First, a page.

Prosecuting Government


My first thought, reading Andrew McCarthy’s review of Dinesh D’Souza’s latest book, Stealing America, was to wonder whether Providence Journal Edward Fitzpatrick knows anything about D’Souza’s travails:

It is no coincidence, D’Souza convincingly argues, that the Obama Justice Department scorched the earth to convict and attempt to imprison him. The brazenness of its aggression took the breath away from such hardened criminal-defense attorneys as Harvard’s Alan Dershowitz, an Obama supporter who found the vindictiveness of D’Souza’s prosecution shameful, and Benjamin Brafman, the legendary New York City defense lawyer who represented D’Souza.

As D’Souza and McCarthy both acknolwedge, D’Souza plainly broke the law, yet a modern device of tyranny is to make everything illegal and then give clemency to friends (or simply ignore their transgressions).  In this, one could wonder whether politicians are simply following the practice of the news media.

The more-interesting point, however, comes with these paragraphs:

The principal evolution in the author’s thinking involves seeing his political adversaries as, yes, enemies. And as criminals. As a conservative intellectual, D’Souza had assessed progressives as true believers in an utterly flawed ideology. He was a forceful advocate of the conservative counter-case: liberty, limited government, human fallibility, the wisdom undergirding our traditions. Yet implicit in his arguments was the sense of engagement in a real battle of ideas against a bona fide political opponent.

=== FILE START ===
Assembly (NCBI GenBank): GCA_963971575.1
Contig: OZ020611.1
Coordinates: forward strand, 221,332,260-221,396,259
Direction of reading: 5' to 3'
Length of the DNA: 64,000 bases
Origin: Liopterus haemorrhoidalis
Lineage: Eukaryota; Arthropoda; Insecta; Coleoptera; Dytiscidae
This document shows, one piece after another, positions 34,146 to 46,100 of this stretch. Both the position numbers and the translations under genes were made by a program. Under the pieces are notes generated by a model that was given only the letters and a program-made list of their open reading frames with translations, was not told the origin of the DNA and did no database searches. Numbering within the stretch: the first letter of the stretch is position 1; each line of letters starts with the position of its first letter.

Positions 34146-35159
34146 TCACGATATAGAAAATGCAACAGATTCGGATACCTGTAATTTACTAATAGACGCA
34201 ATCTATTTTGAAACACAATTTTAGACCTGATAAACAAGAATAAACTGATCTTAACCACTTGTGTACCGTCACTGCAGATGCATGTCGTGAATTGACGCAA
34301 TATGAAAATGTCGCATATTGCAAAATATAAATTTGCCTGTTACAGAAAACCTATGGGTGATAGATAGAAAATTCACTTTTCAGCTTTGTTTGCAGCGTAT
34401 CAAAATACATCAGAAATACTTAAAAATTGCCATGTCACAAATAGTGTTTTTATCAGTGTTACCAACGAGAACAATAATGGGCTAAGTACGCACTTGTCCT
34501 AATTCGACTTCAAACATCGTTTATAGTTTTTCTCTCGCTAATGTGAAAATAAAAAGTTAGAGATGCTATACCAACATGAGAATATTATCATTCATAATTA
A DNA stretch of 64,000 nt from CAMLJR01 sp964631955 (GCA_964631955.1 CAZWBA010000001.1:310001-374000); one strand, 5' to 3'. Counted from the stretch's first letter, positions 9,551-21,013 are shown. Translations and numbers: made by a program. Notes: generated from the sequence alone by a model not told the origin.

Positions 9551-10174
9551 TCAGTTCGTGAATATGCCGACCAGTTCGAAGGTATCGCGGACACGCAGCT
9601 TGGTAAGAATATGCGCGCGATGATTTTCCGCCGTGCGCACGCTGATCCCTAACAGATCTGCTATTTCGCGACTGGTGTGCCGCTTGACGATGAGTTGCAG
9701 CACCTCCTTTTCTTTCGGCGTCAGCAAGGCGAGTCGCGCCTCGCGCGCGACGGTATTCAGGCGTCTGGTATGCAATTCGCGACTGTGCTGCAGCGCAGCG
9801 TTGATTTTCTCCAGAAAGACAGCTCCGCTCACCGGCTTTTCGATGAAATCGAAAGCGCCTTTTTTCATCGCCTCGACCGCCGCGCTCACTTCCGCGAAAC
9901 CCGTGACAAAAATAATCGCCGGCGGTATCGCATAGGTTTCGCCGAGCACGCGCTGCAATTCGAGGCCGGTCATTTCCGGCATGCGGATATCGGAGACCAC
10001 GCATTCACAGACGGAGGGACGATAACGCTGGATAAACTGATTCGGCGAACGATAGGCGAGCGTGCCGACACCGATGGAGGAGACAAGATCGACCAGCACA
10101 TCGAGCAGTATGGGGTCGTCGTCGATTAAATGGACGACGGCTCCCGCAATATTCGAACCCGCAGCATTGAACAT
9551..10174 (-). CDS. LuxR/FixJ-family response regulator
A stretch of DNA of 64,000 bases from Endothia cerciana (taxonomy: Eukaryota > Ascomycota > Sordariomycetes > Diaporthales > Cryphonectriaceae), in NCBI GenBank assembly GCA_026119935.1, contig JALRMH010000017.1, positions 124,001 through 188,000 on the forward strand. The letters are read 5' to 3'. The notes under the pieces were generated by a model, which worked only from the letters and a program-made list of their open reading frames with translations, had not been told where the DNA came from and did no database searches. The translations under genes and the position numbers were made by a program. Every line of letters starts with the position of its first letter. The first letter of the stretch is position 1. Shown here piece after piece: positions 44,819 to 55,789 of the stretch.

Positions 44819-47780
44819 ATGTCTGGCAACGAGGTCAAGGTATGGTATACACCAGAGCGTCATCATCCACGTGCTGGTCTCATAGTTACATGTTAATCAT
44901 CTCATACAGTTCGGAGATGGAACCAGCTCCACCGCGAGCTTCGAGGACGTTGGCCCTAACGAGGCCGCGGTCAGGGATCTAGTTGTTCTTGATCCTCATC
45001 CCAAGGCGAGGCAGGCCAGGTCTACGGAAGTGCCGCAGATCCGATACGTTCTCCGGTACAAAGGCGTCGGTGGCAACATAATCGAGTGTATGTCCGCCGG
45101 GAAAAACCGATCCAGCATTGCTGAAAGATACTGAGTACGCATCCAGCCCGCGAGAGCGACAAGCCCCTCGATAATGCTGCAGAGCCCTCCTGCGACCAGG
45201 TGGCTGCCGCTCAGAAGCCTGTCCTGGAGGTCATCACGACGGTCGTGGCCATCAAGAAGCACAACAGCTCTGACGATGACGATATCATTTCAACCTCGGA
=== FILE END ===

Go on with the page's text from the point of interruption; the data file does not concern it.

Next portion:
After his harrowing adventure — first, in the crosshairs of a corrupt executive branch that knows that the administration of governmental processes can ruin even the most innocent of men, never mind one who has actually committed an infraction; then, in the company of lifetime criminals whose lives are mainly about taking what is not rightfully theirs — D’Souza has changed. Progressives, he now perceives, are engaged in a massive scheme to “steal America,” meaning all of its wealth and traditions. Their ideas and the foibles of their interest-group politics are often incoherent because they are not actually meant to cohere. They are, instead, a Machiavellian ploy, a pretense to morality (because the public expects it) that camouflages the remorseless acquisition of power needed to rob the public blind.

The unfortunate problem is that there are no police or legitimate authorities to whom to turn for protection and appeal against corrupt progressives when they’ve twisted the language so as to make it unusable for resolution of real differences of opinions and when they so obviously see the only rule being “we must win.”

That’s a hard lesson people getting involved in politics have to learn. You can’t “win the argument” because the debate has no referee. This leaves only development of an opposing gang, which many on the right find appealing. That strategy, however, is vulnerable to the fact that destroying everything serves the progressives. Conservatives should want our system to work as advertised.

The good news is the ultimate judge on high who gives us the space to push back but to trust in reward and final peace whether or not we win on Earth.